Final Take on Crossbones

Crossbones-MalkovichI feel compelled to write a brief follow-up on Crossbones, since my preliminary review was posted just before the season finale—which was also the series finale as the show wasn’t picked up for a second season, a fact that really showed in those dual closing episodes.

You get a sense from the finale that the writers were simply closing up shop. Not in the slipshod, already-checked-out weariness of the last Dexter season, or the cocky and gimmicky way The Sopranos (literally) turned off the lights. But, a going-out-of-business mood was palpable nonetheless.

The most notable evidence that the writers may have been surprised by NBC’s failure to renew was the complete absence of the Nenna subplot, which had been well-developed and clearly intended to play a major role in the ongoing story. No ongoing story, no need for Nenna, so she just vanished from the tale after faking her death and tantalizing us with clues about the true purpose behind her thefts.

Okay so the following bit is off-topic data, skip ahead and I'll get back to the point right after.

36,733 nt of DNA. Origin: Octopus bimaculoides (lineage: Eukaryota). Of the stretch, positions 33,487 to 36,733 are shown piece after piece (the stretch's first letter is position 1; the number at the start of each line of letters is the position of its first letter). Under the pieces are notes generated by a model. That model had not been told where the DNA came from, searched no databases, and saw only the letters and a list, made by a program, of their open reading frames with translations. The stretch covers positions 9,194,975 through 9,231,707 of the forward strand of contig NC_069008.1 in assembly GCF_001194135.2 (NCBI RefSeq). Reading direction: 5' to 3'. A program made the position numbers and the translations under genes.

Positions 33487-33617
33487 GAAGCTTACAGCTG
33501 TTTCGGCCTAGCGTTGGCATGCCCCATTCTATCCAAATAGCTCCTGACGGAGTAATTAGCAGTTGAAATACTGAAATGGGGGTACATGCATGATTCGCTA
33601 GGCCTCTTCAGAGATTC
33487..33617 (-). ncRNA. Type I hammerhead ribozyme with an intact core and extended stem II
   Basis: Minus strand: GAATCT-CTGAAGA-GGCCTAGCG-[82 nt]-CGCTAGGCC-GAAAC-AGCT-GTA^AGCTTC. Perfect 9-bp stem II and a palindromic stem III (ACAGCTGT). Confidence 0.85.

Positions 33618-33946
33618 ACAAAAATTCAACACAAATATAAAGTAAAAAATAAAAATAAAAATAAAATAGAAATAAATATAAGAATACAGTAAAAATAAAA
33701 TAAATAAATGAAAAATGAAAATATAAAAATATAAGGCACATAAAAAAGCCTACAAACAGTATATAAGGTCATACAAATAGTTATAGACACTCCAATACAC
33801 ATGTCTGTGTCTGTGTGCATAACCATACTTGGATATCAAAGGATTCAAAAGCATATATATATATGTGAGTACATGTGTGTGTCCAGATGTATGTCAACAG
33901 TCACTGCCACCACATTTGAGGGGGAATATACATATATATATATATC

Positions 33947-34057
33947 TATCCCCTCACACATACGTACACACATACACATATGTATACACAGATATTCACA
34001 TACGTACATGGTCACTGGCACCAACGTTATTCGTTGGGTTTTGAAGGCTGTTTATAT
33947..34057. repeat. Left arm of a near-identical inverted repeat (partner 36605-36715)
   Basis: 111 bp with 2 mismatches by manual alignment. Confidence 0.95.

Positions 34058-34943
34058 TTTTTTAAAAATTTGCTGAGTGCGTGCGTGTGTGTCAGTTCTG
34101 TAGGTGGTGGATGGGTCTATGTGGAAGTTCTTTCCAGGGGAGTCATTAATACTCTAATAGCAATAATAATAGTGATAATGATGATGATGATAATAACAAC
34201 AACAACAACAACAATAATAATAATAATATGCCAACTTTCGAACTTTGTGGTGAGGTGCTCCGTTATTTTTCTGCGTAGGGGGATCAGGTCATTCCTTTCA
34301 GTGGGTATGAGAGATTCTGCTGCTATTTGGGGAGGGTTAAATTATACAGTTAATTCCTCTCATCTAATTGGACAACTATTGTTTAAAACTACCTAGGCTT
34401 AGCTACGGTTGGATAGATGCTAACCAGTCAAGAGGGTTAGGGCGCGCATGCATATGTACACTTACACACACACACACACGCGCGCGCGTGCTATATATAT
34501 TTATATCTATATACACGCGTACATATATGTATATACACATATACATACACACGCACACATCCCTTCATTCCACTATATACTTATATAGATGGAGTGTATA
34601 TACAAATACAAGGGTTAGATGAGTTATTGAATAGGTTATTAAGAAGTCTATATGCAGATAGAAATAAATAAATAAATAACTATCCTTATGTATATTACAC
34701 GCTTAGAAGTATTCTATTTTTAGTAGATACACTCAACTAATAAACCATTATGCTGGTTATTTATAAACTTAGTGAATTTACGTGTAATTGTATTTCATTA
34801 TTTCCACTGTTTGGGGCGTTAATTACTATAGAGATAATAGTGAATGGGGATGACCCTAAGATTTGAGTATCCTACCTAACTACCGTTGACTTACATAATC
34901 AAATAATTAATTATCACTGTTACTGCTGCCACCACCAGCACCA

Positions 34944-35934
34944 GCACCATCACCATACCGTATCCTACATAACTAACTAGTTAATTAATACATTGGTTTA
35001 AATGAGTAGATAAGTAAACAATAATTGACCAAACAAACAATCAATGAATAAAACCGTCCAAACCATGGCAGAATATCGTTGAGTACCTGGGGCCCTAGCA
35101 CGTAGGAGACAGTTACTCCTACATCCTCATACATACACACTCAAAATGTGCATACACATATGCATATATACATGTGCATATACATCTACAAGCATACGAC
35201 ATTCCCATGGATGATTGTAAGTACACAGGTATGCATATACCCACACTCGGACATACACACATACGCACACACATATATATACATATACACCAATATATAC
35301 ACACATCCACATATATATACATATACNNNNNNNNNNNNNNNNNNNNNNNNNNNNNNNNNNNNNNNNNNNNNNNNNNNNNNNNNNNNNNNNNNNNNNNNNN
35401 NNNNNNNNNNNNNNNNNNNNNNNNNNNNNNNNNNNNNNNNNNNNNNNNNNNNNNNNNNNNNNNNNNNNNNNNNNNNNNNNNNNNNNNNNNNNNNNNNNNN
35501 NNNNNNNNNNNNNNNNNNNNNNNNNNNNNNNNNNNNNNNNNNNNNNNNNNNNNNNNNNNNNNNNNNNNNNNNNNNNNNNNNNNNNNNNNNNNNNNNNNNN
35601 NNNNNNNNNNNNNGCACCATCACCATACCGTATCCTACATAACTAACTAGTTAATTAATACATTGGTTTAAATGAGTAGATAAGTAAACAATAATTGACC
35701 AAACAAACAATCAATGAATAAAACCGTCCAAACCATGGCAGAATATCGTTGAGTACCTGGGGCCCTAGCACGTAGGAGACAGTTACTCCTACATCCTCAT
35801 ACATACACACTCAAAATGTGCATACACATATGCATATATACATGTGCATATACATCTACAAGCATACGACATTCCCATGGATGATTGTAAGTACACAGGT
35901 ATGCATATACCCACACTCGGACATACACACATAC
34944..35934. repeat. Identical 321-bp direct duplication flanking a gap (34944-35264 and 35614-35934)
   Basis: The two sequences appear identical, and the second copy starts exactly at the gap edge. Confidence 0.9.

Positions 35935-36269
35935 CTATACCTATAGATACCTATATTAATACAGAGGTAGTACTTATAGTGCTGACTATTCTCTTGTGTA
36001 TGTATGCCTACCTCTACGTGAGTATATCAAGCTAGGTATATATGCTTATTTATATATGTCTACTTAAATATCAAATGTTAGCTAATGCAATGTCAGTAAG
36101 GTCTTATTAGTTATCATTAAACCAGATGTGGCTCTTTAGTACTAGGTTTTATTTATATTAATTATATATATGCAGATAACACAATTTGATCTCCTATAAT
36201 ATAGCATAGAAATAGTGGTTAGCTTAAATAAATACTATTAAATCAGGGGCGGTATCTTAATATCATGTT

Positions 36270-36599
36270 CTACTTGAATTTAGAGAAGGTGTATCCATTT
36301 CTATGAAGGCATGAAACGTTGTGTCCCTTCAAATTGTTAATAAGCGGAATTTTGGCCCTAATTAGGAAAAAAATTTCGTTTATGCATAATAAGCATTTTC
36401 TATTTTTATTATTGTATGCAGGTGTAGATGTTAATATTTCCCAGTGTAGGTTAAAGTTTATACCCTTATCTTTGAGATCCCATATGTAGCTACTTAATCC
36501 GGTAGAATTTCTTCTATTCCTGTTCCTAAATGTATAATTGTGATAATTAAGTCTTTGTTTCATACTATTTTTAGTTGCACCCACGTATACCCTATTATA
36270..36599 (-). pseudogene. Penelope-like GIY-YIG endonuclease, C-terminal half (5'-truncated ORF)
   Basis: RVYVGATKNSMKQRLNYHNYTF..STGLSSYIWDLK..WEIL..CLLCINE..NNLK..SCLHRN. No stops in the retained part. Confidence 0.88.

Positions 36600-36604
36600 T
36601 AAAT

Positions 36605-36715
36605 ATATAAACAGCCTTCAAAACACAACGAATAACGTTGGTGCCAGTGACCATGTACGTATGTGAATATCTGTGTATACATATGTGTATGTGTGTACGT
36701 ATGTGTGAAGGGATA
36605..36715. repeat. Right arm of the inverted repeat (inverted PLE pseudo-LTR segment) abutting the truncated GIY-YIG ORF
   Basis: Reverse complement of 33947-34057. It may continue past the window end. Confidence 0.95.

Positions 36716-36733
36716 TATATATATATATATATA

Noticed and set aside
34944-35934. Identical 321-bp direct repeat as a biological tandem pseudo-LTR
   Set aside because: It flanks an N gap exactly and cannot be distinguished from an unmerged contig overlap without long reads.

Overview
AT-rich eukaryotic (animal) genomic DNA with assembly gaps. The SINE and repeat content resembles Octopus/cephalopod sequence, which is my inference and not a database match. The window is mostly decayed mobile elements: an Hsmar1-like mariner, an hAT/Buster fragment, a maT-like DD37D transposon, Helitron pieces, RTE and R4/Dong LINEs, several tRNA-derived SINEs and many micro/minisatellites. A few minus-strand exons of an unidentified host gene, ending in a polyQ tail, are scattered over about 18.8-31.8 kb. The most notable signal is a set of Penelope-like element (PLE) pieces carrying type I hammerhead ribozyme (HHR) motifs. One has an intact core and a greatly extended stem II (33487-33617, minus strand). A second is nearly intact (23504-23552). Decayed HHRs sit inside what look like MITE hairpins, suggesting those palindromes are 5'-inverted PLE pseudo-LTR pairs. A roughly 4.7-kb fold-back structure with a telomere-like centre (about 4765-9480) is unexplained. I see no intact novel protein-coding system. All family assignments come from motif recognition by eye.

Despite this jarringly loose thread, the writers did a decent job of wrapping up all of the internal and interpersonal tensions that had been simmering. Edward and Selima reconcile with each other, everyone reconciles with the hated doctor-assassin, and the White Woman subplot explodes in blood and brutality that leaves Teach alone to face his friend-and-foe Lowe.

Although Crossbones was a mixed bag of decent acting, good plotting, but sketchy editing, I have to give kudos to everyone involved for not just dropping the ball as the show stuttered to a halt.

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